This removable appliance typically is worn for nine to 12 months to promote lower jaw growth. The appliance consists of upper and lower plates and is commonly used in children who are still growing. It also has a screw that gets turned weekly to help position the jaw forward. It may be used as an initial phase of treatment before your child gets braces.
Invisalign has long been a favorite for patients seeking aesthetic treatment options, but its technological improvements continue to make it a powerful tool in treating a variety of alignment and bite issues in adolescents and adults.
This system of clear, plastic removable aligners can be used to correct minor overjet by applying proper forces to the appropriate teeth.
In some cases, removing some teeth is an option for correcting overjet. This is more common in adult cases. Examples when this treatment approach would be considered are:
- The patient’s upper jaw isn’t large enough to accommodate all the adult teeth.
- The patient’s lower jaw has a shorter arch, due to missing teeth or underdevelopment.
We may refer you to your family dentist or an oral surgeon for tooth removal. Then we would use that additional space created to shift your upper front teeth back to reduce the size of your overjet.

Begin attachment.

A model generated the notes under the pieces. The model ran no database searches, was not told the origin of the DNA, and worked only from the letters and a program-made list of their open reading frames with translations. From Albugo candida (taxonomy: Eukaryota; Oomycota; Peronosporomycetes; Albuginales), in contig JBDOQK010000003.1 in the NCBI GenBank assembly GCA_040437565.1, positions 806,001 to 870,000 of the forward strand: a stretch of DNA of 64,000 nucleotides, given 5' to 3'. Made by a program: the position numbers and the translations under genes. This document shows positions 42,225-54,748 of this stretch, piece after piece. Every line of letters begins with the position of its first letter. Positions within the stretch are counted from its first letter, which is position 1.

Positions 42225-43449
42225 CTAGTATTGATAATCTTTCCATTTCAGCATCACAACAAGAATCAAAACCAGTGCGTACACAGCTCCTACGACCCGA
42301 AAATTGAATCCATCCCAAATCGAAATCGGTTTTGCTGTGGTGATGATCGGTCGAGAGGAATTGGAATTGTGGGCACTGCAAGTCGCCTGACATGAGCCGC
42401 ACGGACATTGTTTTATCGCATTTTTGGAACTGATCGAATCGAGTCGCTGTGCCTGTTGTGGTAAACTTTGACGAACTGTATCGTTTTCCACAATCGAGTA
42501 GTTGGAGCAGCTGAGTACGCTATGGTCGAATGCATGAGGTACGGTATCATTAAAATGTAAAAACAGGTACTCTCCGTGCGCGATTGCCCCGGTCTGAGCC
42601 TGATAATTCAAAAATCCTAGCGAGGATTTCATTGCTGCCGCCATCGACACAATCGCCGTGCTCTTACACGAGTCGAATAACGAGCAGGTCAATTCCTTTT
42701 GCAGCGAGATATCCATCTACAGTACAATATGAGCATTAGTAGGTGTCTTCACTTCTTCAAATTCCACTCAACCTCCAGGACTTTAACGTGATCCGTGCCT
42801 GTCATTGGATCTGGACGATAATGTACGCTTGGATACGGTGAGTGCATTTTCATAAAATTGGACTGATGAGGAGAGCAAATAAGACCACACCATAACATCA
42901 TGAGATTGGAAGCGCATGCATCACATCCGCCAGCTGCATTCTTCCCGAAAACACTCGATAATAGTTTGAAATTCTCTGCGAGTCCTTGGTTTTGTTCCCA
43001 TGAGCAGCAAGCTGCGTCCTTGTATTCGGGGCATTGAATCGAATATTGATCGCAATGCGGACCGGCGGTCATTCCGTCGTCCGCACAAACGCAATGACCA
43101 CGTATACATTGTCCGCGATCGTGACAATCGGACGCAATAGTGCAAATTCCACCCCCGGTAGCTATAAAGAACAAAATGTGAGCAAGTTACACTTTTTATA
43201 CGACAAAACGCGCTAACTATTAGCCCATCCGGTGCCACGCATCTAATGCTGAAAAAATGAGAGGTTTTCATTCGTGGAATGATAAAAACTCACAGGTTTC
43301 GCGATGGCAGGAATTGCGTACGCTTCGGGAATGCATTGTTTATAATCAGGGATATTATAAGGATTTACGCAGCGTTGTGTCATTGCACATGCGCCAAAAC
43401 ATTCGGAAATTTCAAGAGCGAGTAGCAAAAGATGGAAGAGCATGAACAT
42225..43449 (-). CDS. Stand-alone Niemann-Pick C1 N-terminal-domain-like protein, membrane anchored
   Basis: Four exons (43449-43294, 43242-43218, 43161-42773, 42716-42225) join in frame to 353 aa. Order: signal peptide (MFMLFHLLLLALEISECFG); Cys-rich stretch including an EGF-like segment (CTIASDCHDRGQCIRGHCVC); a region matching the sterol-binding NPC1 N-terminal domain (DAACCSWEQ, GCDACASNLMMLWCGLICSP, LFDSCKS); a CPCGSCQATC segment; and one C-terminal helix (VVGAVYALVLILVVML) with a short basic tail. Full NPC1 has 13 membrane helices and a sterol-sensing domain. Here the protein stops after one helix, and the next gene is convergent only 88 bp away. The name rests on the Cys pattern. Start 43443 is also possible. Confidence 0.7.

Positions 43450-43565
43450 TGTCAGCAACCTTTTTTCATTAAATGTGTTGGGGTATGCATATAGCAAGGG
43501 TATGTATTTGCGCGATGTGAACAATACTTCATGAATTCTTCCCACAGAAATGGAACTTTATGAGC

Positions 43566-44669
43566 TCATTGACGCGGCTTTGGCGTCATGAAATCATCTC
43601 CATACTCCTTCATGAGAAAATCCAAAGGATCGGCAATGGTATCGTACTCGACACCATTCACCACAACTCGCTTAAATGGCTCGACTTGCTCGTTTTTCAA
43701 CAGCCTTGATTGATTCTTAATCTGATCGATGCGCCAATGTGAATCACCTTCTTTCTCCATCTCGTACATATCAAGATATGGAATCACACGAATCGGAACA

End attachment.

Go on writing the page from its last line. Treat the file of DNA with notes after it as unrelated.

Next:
Some patients’ jaw discrepancies cannot be corrected with orthodontic treatment alone. In cases where an adult patient’s lower jaw didn’t grow forward enough, jaw surgery may be necessary to achieve the desired result. Surgery may also be necessary for children if developmental issues exist.
Call for an Evaluation
Do you or your child have overjet, and you’re curious to learn what treatment option would best correct it? I invite you to call us and schedule an appointment for a consultation. We will conduct a thorough evaluation, which includes a complete set of photographs and digital X-rays to help us develop a treatment plan designed to meet your individual needs.
Overbite Options in 2018
Over time, more and more options have come available for overbite or overjet. No matter what you decide, we strongly suggest seeking the professional advice of an orthodontist. While we suggest Invisalign there are a few alternatives available. Feel free to stop by our office or give us a call if you would like more information on overbite and overjet. We have some amazing resources and documentation that will help you with your final decision.